Recent elections have demonstrated the challenge of predicting primary elections in Montana. The lack of polling, low turnout, and low-information voters have made the unbelievable almost predictable in recent years, as the primary wins of Bob Kelleher and John Driscoll demonstrate. That being said, these are my predictions for this Tuesday’s primary.
U.S. SENATE, REPUBLICAN (STEVE DAINES)
There has never been any real question about whether or not Steve Daines would win this race, once he decided to back into it. The Republican leadership has backed Daines from the outset, and he has refused to even debate his over-matched opponent. The interesting number coming out of this race will be the margin of victory. If Champ Edmunds pulls more than 20% of the vote, despite the heavy odds against him, it might indicate that Daines will have the same problem with the TEA Party flank that killed Dennis Rehberg’s chances in 2012.
U.S. HOUSE, DEMOCRAT (JOHN LEWIS)
There shouldn’t be any drama in this race, either. John Lewis, either because he learned the lesson from Jim Hunt’s disastrous primary against John Driscoll in 2008 or because he’s got an excellent background in campaigning, worked hard from his entry into the race, raising enough to ensure victory in June and be competitive in November.
U.S. SENATE, DEMOCRAT (JOHN WALSH)
I just don’t see either Dirk Adams or John Bohlinger pulling off the upset against Senator Walsh, for a few reasons:
- Neither Bohlinger nor Adams raised nearly enough money to get their message out to Montana voters. It’s not a sign of strength that the two were forced to carpool to Democratic events.
- Both Adams and Bohlinger have been far more interested in attacking Democrats; John Walsh has focused his energy on critiquing Steve Daines.
- Both are positioning themselves as the “progressive candidates” in the race, which will likely split the anti-Walsh, anti-moderate vote.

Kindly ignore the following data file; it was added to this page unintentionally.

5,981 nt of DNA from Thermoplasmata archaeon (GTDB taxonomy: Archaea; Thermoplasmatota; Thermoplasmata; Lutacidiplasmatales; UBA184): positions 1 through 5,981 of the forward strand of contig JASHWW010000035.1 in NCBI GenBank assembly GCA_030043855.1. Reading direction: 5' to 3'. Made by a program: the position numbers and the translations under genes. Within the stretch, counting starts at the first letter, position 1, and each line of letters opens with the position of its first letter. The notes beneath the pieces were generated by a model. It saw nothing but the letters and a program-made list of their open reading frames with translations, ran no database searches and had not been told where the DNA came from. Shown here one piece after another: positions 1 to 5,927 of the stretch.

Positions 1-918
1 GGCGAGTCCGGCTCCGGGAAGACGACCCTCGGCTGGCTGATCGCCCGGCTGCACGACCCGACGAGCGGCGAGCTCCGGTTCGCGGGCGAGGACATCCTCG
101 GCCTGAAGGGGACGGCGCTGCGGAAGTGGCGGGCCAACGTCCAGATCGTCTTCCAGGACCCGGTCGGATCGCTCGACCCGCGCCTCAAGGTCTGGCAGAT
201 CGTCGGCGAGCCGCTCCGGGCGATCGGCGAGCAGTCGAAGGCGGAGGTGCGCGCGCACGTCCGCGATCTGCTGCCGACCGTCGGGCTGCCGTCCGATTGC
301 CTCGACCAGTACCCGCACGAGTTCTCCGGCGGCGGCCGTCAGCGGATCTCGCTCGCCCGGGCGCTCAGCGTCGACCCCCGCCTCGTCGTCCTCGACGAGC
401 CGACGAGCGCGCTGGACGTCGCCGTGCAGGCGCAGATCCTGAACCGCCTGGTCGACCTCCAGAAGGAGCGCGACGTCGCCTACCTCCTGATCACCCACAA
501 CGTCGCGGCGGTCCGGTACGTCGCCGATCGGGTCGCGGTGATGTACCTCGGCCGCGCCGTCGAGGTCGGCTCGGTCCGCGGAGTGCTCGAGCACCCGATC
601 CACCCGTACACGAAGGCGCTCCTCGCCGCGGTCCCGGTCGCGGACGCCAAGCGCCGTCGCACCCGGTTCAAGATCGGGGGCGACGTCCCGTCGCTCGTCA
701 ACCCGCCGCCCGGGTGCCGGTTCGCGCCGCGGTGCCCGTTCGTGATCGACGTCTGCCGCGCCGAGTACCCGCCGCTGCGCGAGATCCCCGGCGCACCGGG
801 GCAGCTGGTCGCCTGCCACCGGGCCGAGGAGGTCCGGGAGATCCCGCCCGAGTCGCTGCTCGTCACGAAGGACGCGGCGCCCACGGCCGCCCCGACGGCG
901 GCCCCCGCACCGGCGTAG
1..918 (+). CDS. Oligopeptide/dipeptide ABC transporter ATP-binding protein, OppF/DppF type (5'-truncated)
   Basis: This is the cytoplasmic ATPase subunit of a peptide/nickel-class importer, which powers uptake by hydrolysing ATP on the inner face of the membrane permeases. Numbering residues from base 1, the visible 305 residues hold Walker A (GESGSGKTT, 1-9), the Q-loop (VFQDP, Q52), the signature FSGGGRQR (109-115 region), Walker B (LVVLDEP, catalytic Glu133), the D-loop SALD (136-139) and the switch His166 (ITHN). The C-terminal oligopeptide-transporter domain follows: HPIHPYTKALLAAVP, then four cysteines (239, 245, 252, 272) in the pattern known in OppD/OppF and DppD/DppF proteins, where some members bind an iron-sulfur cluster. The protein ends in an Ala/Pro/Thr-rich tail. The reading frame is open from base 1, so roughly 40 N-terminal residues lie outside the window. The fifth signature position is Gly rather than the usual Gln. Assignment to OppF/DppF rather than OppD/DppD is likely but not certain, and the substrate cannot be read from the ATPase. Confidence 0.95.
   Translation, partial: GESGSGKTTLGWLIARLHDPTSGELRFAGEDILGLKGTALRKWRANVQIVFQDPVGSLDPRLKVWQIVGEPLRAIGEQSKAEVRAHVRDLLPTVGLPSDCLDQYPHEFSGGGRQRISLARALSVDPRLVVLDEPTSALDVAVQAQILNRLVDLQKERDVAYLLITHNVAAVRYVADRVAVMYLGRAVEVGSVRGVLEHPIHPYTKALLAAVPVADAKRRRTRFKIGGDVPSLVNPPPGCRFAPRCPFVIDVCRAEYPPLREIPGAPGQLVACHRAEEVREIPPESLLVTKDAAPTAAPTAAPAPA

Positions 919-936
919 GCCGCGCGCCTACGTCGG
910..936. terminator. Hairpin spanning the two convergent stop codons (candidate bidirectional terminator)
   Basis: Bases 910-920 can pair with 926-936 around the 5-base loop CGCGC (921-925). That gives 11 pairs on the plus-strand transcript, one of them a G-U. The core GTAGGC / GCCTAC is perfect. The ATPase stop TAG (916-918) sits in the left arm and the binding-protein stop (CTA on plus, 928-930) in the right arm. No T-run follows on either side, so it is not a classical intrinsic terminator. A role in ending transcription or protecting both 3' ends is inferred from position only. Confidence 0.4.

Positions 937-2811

- Democratic primary voters are unlikely to vote in large numbers for a lifetime Republican who has been hostile to abortion rights and unions throughout his career (Bohlinger) or an investment banker who supports the Citizens United decision and who wasn’t sure if he wanted to run as a conservative or liberal as recently as six months ago (Adams).
- Bohlinger, despite the highest initial name recognition of the three candidates, squandered his early advantage with a hostile, incoherent campaign.
U.S. HOUSE, REPUBLICAN (RYAN ZINKE)
If Ryan Zinke wins, it will either be because low-information Republican voters, swayed by his advertising and the work of his personal Super PAC, will not realize that they are voting for a Republican candidate for the House who was in favor of gun control, legal abortion for 20 weeks, increased environmental regulations, and medicinal marijuana as recently as two years ago, or because the anti-Zinke faction will simply split their votes between Corey Stapleton and Matt Rosendale. Stapleton is an oddity to me: despite running ineffectual campaigns that offer little substance or red meat to conservative voters, he seems to reliably be able to pull 15-20% of Republican support. That might be just enough to prevent Matt Rosendale from defeating Zinke. While there is no way Stapleton, Arntzen, or Turiano can win Tuesday, their combined votes might be enough to prevent Rosendale, who seems to have the most support from Republican lawmakers, from winning the race.
Even if he wins, Zinke will leave this primary as damaged goods: he’s managed to, through prolific and epic waffling, to alienate the conservative wing of the GOP and come across as a raving lunatic to moderate voters.
PSC DISTRICT 5 (DEREK SKEES)
There is a wealth of riches for a blogger whether Brad Johnson or Derek Skees wins this primary, but for entertainment’s sake, I’m hoping Derek Skees gets the chance to run another statewide race.
REPUBLICAN LEGISLATIVE THROWDOWN
The most interesting part of the evening may well be the battle between the “responsible Republicans” and the TEA Party conservatives for control of the Republican caucus in the Legislature. I suspect the incumbents will win almost every race they are in, but will make some picks in the races Mike Dennison and Chuck Johnson identified as the ones to watch in a recent piece.
- SD4: Blasdel over Fisher
- SD9: Jones over Large
- SD 20: Ankney over Usher
- SD42: Dooling over Stockton
- SD 43: Boulanger over Connell
- SD 14: Hansen over Mattson
- HD 7: Garner over Skees
- HD17: Clark over Anderson
- HD19: Pinnoci over Hagan
- HD 60: Lamm over Fochs
- HD 69: Monforton over Houghton
- HD 80: Miller over Johnson
No matter how these races turn out, I don’t think we’ll get much clarity about the Republican Party in Montana.